<< Back to MOTIFvations Blog Home Page

Coffee, Tea, and CpG....does your favorite beverage affect DNA Methylation?

Coffee and tea cup

By Stuart P. Atkinson, Ph.D.

August 9, 2023

Introduction: Common Caffeinated Beverages with a Generally Unknown Association with Health

Coffee and tea ‐ the most consumed beverages worldwide besides water ‐ contain a complex mixture of compounds of various chemical classes; however, the pharmacologically-active substance caffeine may represent the most well-known. Interestingly, the impact on human health of regular coffee (Nieber) and tea (Khan and Mukhtar) consumption remains hotly debated, with a range of studies on this topic reporting often contradictory findings; furthermore, the detailed biological mechanisms that respond to coffee and tea consumption and then induce altered disease risk are incompletely understood.

 Back to Table of Contents

Linking DNA Methylation Alterations to Coffee and Tea Consumption

Epigenetics can mediate the effects of dietary and lifestyle factors on disease onset, and two previous epigenome-wide association studies (EWAS) reported the association of DNA methylation status at certain CpGs with tea or coffee consumption (Ek et al. and Chuang et al.); however, these studies employed modest sample sizes. To solve this problem and fully establish a strong link between coffee and tea consumption and human disease risk, researchers headed by Mohsen Ghanbari (Erasmus University Medical Center, Rotterdam, Netherlands) undertook a large-scale EWAS meta-analysis of blood samples isolated from around 16,000 middle-aged and elderly European and African American individuals from fifteen different cohorts.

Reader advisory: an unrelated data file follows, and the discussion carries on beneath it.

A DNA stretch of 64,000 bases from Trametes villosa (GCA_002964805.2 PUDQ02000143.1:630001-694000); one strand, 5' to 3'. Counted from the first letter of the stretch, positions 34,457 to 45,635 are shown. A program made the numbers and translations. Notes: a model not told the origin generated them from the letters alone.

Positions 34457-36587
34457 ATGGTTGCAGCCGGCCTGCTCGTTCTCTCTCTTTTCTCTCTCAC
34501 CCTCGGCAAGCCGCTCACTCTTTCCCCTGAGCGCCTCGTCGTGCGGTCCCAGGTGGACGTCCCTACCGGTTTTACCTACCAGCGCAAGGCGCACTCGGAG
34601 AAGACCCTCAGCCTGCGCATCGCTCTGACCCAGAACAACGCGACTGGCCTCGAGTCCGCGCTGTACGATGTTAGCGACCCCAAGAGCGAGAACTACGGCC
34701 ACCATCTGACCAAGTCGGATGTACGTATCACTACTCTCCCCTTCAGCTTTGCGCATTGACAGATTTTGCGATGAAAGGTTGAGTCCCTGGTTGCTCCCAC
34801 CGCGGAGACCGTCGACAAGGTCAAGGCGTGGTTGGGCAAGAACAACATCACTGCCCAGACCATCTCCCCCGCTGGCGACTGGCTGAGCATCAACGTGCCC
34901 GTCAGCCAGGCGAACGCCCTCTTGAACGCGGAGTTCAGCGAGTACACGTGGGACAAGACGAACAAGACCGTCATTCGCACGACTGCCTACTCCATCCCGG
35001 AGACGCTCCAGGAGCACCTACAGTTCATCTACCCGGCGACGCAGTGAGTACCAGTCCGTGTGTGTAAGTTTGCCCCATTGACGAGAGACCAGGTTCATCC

Back to Table of Contents

Coffee Beats Tea for Differential Methylation of CpGs

Karabegović and colleagues first described how their meta-analysis of coffee consumption revealed significant associations with differential DNA methylation of peripheral blood-derived DNA at eleven CpGs. Overall, high coffee intake correlated with lower methylation at CpGs annotated to the AHRR gene, which forms part of the xenobiotic metabolism pathway, and the F2RL3, GFI1, and IER3 genes, which are involved in a range of phenotypes, including inflammatory responses, cancer, and cardio-metabolic diseases. High coffee intake also induced the opposite effect at specific sites, inducing higher methylation at CpGs that annotated to the LINC-PINT gene, which currently lacks any reported links with disease predisposition, and the HDAC4 gene, which encodes a histone deacetylase involved in cocaine-related behaviors (Penrod et al. and Kumar et al.).